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```On 3/9/07, Andrej Bauer <Andrej.Bauer@fmf.uni-lj.si> wrote:
>
> To all who like overloading, I dearly suggest that they explain to
> themselves the following bit of Mathematica:
>
> In[1]:= f[v_] = {{1,0}, {1,1}} . (v + {0,1});
>
> In[2]:= f[{0,0}]
>
> Out[2]= {{0, 0}, {1, 1}}

If you define the function f as most people would expect a function to work,
and the way you would be taught in Mathematica to define a function, and the
way you define 95% of your functions, you get the expected answer:

In[1]:= f[v_] := {{1,0}, {1,1}} . (v + {0,1});

In[2]:= f[{0,0}]

Out[2]= {0, 1}

So I think you are a little disingenuous in your example... ;)

Lots of interesting and sophisticated reasons have been given for the pros
and cons of overloading.  As someone who programs numerical code on a daily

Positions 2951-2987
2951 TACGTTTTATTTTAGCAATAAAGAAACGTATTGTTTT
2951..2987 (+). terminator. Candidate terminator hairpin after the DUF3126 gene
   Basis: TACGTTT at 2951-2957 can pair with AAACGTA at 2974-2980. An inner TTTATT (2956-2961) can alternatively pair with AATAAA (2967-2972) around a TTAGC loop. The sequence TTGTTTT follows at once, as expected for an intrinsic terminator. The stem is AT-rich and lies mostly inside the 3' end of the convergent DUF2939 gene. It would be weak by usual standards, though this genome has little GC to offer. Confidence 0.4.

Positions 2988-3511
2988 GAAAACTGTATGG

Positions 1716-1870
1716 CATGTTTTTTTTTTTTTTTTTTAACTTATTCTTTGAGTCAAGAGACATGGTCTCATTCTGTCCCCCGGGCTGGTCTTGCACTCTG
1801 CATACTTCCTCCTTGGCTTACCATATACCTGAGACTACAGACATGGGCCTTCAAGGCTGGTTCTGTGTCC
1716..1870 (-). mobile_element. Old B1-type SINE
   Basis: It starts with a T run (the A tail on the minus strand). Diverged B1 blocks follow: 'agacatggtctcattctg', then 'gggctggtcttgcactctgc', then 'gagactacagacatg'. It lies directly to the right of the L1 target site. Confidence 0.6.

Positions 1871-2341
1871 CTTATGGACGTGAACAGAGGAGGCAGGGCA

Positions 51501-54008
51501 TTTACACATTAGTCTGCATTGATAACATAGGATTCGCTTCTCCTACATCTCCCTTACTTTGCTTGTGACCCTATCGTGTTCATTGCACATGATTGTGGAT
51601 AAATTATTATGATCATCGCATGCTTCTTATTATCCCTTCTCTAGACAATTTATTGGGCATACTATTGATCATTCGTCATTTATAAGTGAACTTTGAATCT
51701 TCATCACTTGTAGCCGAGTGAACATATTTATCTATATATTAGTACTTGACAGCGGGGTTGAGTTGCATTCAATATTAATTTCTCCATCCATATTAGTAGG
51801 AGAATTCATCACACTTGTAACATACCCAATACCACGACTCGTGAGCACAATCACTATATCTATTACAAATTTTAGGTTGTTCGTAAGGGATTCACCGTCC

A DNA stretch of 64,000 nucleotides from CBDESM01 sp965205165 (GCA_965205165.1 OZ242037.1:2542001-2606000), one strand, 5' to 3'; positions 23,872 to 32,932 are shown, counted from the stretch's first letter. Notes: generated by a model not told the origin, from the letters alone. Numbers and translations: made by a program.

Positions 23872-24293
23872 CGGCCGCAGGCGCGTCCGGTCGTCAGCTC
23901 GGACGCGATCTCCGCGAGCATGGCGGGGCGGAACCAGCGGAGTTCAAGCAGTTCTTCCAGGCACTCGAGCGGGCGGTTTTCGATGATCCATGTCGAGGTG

basis, I would just like to make a practical comment:

A reason to appreciate strong typing (and inference that makes it brief) is
that it catches a good number of bugs.  When programming mathematical
hence introduces bugs.  Why?  Most mathematicians I know syntax highlight
with their eyes.  Complexity thwarts this process.  (Until you have a
programming language that checks the algorithm as well as computes it, this
human syntax highlighter is the best (well, only) thing you've got.)

I do occasionally get caught by the kind of error that Andrej mentions.  But
nonetheless I still reach for Mathematica, because algorithmic correctness
(which depends on my interaction with the computer) is at least as important
to me as type safety.

You know, if efficiency didn't matter, then we could all still prove our
programs with pencil and paper and then program it in assembler (or
punchcards).

Can't there be a systematic way of doing this overloading that will not
upset people while allow me (and Jon?) to `see' clearly?  There's got to be
a way!  :)

\$0.0314,
Daniel.

```